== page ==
Saturday, March 25, 2006

Rediscovering the drive

Today marked the first day I have worked on my Camaro in my own garage with it in it's most complete state. It is now already to a level that I have furnished better than the garage down at my parent's place. Spending most of the day out there I found that I am rediscovering that drive that I haven't felt in a very long time. That drive that used to take me down to my parents most weekends in order to work on my cars. I think most of it had to do with having a comfortable work environment, as well as the convenience of having my own garage, not driving 1.5 hours like I was before.

Today I removed the remaining compenents from my brake system, including my line lock. I placed all the parts in the trunk for now, though they will likely get tossed in with the other parts I hang on to, though will likely NEVER use ever again.

Here are a few detailed shots, just to give you an idea of what the roll cage I had installed consists of. It is either a 10 or 12 point cage, depending on who you talk to. I've seen kits sold that also are sold as either or, so I'm not sure if it is technically a 12 point or not. Anyways, here are a few pictures. I should be updating this blog more often now, as I will likely be working on the car much more regularly.


Rear window



Door opening

Dash cross bar

Engine bay

Thursday, March 09, 2006

Torque vs Horsepower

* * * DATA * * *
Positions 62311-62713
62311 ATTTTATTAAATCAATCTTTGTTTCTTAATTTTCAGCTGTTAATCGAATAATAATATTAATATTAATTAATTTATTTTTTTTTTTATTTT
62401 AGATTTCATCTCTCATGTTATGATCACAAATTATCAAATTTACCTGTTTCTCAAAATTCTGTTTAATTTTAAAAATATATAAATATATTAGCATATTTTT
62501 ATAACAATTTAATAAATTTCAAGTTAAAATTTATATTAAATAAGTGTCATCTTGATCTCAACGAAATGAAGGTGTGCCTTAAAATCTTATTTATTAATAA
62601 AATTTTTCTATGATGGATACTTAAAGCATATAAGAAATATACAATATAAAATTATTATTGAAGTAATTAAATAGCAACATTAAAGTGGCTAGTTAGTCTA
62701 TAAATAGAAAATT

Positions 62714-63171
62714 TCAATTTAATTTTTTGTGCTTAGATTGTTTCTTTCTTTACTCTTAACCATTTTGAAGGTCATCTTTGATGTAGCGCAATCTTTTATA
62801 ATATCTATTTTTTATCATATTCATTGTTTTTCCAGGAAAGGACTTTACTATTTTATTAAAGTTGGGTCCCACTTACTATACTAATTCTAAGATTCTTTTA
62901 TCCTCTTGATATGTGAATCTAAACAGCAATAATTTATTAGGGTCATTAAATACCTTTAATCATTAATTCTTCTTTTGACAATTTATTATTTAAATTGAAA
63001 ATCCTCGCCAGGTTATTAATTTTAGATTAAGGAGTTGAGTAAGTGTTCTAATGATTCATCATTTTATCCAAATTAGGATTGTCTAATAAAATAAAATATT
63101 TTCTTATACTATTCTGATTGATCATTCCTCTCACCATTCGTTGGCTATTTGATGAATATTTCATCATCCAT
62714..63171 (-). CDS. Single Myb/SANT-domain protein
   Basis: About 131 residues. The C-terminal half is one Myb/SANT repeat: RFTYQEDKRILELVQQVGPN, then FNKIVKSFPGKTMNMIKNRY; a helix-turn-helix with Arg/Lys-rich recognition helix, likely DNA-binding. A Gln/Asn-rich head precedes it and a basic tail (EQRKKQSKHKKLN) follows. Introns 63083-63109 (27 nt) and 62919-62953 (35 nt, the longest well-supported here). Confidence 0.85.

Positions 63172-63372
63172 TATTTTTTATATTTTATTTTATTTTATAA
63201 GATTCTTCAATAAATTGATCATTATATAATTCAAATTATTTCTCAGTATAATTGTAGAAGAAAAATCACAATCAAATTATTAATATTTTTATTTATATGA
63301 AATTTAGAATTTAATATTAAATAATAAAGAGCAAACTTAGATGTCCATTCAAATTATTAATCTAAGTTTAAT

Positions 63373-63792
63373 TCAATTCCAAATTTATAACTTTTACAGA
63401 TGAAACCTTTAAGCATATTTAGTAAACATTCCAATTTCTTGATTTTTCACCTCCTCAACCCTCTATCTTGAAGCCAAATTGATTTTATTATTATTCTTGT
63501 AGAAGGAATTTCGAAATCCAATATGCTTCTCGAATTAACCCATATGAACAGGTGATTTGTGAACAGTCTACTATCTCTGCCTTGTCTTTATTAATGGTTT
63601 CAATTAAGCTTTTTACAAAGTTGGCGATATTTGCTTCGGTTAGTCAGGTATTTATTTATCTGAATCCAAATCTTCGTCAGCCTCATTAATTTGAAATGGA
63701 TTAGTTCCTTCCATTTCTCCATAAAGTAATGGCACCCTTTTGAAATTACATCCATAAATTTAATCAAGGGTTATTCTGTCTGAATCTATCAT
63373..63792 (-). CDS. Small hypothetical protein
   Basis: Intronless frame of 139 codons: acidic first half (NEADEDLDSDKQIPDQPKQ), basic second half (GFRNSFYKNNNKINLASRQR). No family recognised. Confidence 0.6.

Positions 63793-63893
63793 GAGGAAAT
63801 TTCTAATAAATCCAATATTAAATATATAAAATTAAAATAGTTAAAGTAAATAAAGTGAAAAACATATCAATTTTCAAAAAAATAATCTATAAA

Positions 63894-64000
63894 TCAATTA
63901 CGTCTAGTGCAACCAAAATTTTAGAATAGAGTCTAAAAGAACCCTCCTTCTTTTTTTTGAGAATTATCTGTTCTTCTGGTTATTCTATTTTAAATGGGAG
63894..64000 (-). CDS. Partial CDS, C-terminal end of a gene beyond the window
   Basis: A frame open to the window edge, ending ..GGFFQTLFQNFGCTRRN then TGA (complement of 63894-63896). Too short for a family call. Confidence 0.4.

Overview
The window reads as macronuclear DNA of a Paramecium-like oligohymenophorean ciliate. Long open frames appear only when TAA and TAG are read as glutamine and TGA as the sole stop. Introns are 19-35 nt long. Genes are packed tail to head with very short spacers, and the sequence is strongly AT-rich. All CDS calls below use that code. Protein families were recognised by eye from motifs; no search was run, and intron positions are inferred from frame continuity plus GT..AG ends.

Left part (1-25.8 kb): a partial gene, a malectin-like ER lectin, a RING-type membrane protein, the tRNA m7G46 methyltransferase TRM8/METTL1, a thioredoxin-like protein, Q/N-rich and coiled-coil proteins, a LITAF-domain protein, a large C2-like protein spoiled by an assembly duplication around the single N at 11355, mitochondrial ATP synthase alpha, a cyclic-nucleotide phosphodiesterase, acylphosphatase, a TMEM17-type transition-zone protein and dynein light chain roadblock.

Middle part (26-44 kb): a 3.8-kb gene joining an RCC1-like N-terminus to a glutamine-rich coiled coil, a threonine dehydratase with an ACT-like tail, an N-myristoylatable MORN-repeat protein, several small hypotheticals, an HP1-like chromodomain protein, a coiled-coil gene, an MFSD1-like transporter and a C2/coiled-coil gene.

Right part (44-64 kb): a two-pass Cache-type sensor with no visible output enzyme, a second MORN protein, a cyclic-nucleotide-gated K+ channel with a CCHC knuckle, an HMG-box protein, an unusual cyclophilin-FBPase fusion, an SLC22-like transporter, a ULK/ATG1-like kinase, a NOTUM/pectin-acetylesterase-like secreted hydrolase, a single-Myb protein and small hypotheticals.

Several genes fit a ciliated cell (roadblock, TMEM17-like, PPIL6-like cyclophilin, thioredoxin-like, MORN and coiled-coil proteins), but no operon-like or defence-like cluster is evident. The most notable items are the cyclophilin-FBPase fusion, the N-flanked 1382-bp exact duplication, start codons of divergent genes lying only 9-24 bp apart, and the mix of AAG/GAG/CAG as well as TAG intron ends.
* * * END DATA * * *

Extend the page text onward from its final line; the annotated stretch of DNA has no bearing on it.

I got into an email "discussion" with a friend the other day. It's one of those discussions that you are never going to win without concrete proof, in this case, a ride in a car. The topic was in regards to Chevy's continued use of larger displacement naturally aspirated engines vs Ford's modular supercharged design. My argument came down to the low end torque created by an engine and how it is so much more useful than the peak torque and peak horsepower you read about in car reviews.

I'll admit, it took awhile to convince even me that the Chevy 454 was anything more than a heavy boat anchor. In my early years of hotrodding, when I heard "454" I immediately had visions of the emissions years with low horsepower/torque ratings. Aside from the initial two years of the engine, my theory was fairly correct. As my knowledge grew however, I realized something of much greater significance, "horsepower potential." Maybe I'm a little bit old school in my line of thought, but I still envision "bigger is always better" when it comes to engine displacement. The bigger the bore, the bigger the torque.